I refer to the letter 'Let the people vote' ( August 27) by Keane Shum, in response to my letter of August 25.
Shum said 'there is something of a contradiction between Article 45 and Article 22' and queried 'how clear the Basic Law really is'.
Article 22 does not give Hong Kong complete autonomy. By stating 'no department of the central people's government and no province, autonomous region or municipality directly under the central government may interfere in the affairs which the Hong Kong special administrative region administers on its own in accordance with this law', the article binds the central government and other authorities on the mainland 'in accordance' with the Basic Law.
Article 45 does give the central government the power to appoint or not appoint the returned candidate in a chief executive selection or election. If the central government chooses not to appoint such a candidate, it does not violate Article 22 or any other article of the Basic Law. Hence there is no contradiction. Shum's question illustrates the importance of the points I made in my original article and in subsequent letters: that Hong Kong's 'autonomy' is not complete autonomy but is the 'high degree of autonomy' that has already been well defined in the Basic Law; that Basic Law provisions must be understood in their entirety; and that such provisions are inter-related.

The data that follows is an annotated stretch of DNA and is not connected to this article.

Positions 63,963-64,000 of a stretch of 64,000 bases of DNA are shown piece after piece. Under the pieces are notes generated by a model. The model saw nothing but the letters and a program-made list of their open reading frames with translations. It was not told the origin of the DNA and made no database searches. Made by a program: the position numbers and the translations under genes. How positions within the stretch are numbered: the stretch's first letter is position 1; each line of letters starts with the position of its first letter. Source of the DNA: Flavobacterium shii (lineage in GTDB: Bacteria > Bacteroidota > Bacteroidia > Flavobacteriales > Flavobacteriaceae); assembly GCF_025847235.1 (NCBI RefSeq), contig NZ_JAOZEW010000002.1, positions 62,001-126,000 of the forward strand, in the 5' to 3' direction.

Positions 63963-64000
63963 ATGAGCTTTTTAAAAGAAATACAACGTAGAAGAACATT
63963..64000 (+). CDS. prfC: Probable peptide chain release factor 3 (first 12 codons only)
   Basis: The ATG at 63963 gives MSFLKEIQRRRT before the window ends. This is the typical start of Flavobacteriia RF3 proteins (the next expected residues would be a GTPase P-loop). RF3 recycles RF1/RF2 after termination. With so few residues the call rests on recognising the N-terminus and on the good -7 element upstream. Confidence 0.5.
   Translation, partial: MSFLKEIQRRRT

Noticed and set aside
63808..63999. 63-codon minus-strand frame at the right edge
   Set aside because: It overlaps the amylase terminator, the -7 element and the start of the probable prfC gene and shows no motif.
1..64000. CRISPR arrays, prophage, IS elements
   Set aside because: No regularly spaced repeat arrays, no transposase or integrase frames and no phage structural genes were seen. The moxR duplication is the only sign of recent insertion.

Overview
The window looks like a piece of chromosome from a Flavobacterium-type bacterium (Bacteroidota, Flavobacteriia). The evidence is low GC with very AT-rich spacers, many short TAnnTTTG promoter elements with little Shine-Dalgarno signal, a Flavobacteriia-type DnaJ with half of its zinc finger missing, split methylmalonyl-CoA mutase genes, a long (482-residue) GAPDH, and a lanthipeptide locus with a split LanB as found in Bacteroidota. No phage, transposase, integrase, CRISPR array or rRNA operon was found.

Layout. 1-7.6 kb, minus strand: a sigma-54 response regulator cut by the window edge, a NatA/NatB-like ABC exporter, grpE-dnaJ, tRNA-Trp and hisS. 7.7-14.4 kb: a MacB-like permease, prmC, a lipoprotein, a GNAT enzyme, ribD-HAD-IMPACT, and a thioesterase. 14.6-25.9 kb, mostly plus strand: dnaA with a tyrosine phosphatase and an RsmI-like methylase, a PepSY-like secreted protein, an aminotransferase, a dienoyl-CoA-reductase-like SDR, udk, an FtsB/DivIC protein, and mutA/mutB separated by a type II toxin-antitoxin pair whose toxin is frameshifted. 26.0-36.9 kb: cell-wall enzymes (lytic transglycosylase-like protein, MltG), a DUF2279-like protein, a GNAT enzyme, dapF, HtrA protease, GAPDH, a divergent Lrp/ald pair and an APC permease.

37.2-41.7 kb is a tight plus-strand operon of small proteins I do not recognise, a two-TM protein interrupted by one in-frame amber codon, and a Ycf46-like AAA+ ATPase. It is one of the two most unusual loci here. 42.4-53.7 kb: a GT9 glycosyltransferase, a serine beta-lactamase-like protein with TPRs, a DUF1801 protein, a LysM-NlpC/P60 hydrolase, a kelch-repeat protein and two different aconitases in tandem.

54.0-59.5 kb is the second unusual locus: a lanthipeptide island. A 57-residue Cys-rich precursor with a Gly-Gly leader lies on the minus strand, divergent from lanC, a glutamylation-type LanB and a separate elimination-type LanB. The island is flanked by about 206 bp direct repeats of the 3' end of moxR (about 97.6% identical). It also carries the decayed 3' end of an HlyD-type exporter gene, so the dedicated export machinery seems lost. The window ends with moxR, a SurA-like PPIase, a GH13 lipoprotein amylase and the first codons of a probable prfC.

Any proposal for major changes, therefore, such as Martin Lee Chu-ming's to elect the chief executive by universal suffrage ('Two systems, one destiny', August 1), is half-baked without proposing consequential changes to other provisions - in Mr Lee's case, the power of appointment of the central government.
To date, Mr Lee has not responded to the question I put to him ('Be careful of leaders touting half-truths,' August 6): is he also proposing that the central government give up the power of appointment?
C. Y. LEUNG, Member, Executive Council